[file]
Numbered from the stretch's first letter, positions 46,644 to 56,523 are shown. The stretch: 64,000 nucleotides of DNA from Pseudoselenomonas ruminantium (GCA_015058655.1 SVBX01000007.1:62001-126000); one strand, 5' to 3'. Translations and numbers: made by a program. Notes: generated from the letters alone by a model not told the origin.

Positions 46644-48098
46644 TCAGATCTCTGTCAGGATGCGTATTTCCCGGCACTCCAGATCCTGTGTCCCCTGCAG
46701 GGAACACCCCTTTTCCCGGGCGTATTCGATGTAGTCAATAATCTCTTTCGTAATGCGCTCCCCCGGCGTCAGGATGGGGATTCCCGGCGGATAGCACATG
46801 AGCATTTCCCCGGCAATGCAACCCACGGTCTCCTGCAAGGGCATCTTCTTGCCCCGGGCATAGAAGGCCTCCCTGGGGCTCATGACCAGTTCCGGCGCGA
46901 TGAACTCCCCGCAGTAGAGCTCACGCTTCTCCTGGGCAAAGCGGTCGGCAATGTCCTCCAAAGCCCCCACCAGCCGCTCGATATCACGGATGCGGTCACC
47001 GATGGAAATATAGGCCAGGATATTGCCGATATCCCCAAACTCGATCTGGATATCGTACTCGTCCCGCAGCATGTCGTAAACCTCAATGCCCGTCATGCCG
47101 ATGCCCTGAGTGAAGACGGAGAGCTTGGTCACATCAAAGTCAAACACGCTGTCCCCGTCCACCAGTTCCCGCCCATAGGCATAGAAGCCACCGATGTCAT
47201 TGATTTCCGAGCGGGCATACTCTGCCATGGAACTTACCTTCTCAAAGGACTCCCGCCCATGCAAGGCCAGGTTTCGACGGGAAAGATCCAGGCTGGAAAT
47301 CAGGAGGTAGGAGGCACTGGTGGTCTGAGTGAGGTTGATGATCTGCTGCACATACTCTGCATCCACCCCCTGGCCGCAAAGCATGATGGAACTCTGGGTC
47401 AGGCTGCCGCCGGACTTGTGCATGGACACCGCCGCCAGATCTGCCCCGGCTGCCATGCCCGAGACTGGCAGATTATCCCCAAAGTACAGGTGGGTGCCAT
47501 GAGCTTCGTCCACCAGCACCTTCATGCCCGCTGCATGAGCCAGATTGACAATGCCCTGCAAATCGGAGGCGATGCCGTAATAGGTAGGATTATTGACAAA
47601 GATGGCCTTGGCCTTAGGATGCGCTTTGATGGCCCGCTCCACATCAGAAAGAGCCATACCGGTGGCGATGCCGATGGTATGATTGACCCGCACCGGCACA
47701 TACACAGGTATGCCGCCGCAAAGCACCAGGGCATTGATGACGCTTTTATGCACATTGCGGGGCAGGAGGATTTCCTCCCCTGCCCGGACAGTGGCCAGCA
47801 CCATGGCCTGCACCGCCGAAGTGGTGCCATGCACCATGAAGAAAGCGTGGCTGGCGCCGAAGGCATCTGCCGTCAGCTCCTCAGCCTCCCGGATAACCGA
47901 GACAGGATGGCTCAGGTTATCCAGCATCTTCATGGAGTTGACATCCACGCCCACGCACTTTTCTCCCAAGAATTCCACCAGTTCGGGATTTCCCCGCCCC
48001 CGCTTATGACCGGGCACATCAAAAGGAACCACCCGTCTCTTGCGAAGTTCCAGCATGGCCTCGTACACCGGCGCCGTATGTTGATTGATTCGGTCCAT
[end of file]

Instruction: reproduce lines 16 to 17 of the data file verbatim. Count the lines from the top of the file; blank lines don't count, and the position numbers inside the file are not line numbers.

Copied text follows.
47901 GACAGGATGGCTCAGGTTATCCAGCATCTTCATGGAGTTGACATCCACGCCCACGCACTTTTCTCCCAAGAATTCCACCAGTTCGGGATTTCCCCGCCCC
48001 CGCTTATGACCGGGCACATCAAAAGGAACCACCCGTCTCTTGCGAAGTTCCAGCATGGCCTCGTACACCGGCGCCGTATGTTGATTGATTCGGTCCAT